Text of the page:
Tuesday, July 10, 2012

Gekke Duiven

"They're like flying rats," David comments.
"What type of pigeons eat leaves, anyway?," adds Anouschka.

We sit outside the B&B restaurant for our regular Saturday brunch; omelets on wheat bread - theirs with cheese, mine with bacon. A large group of Italian tourists bike past us on their way to the city center from the Vondelpark. The sky is blue, spotted with a small handful of fluffy white clouds. Sunshine; a rare occurrence these days, and one we're taking full advantage of.

"Dutch ones, obviously. Psychotic Dutch ones," I respond.

Pigeons circle us in the air and on the ground, eager for our food. I shoo one away with my foot. They're not afraid of human contact. Not where we're sitting, not at Dam Square where tourists point their cameras downward instead of towards the Queen's Palace, and especially not on my tree.

Living in the center of Amsterdam, the tree just outside one of my three large windows has become an oasis of green in a desert of asphalt and varying shades of red and black brick buildings. To watch flying vermin destroy what little visual serenity I have leaves me in a craze. I've banged the window and waved my arms wildly to only watch the pigeons look at me as though I'm a mad woman before returning to their meal.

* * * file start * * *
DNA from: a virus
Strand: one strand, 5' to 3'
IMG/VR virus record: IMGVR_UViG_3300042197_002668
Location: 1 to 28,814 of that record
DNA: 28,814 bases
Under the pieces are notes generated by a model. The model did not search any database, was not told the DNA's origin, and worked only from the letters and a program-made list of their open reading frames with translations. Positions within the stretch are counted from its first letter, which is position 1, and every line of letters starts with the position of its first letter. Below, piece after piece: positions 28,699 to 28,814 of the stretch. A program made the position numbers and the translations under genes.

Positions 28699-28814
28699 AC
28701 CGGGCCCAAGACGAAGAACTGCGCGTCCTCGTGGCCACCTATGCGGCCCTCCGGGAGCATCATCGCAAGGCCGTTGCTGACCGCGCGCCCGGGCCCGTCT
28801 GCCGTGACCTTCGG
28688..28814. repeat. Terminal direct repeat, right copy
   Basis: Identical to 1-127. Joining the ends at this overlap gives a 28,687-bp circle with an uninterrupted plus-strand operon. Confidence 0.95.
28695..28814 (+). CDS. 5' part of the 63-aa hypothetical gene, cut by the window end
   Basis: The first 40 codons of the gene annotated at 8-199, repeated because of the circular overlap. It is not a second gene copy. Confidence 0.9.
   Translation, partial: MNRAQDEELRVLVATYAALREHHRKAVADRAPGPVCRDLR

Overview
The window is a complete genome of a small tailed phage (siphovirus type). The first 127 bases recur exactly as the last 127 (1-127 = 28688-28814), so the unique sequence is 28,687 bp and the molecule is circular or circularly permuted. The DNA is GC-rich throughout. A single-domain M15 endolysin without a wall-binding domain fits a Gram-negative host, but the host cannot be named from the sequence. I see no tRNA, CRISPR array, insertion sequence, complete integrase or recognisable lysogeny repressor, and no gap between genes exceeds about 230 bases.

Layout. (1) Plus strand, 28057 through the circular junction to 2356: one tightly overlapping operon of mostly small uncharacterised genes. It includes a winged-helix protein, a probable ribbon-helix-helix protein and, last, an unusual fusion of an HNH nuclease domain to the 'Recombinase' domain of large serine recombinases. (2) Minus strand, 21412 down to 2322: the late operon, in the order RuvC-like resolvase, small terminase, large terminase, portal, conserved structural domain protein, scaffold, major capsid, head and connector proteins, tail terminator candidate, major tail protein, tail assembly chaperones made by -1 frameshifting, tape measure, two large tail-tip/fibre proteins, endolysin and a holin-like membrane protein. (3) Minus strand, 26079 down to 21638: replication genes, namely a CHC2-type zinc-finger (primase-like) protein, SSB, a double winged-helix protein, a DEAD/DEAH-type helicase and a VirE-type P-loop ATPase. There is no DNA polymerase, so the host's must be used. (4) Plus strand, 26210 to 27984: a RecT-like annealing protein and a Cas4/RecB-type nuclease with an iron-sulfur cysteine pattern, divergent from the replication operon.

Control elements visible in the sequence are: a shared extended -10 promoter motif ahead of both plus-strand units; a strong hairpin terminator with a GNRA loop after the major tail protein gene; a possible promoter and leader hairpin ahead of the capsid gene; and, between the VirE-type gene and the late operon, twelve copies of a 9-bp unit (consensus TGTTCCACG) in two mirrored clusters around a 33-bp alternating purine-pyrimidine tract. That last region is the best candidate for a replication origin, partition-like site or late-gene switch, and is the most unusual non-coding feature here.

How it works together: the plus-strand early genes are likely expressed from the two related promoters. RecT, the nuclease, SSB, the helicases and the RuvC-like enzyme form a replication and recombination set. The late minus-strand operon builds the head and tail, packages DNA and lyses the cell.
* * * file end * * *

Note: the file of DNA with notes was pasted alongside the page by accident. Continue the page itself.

"So when that doesn't work, I grab a glass of water from the kitchen and try splashing them with that," I muse.

It must be senior citizens discount hour at the Holland Casino, because one elderly person after another shuffles past us into the casino's doors on our right.

"Then, one day the Godfather of all pigeons sat on a branch eating the leaves off my tree. I banged, I waved and I even tried splashing water. I swear I saw him look at me and roll his eyes."
Anouschka and David laugh.
"BB Guns aren't legal here are they?," I ask.
"No, sadly," Anouschka replies, "you have to get them in Belgium or some other country."

We stand to leave, exchanging hugs instead of the traditional Dutch three-kiss greeting, as they like the American way better than their own. I watch them walk towards the Stadhouderskade canal where they left their bikes, and then turn the opposite direction. I walk through the pigeon studded Max Eeuwenplein and glance at a group of people clustered around the square's large chess set. But I don't stop. I'm on a mission. I cross the street to Leidseplein, squeezing my way through hoards of tourists watching hip-hopping street performers. My pace quickens. Trams ring their bells at pedestrians walking too close to the tracks on Leidsestraat's narrow shopping street. Then, I see it. The neon "Intertoys" sign shining even in the daylight. Upon entering, my eyes zero in on exactly what I had set out to buy: a high-powered water gun. Let's see if any pigeon rolls its eyes at me now!

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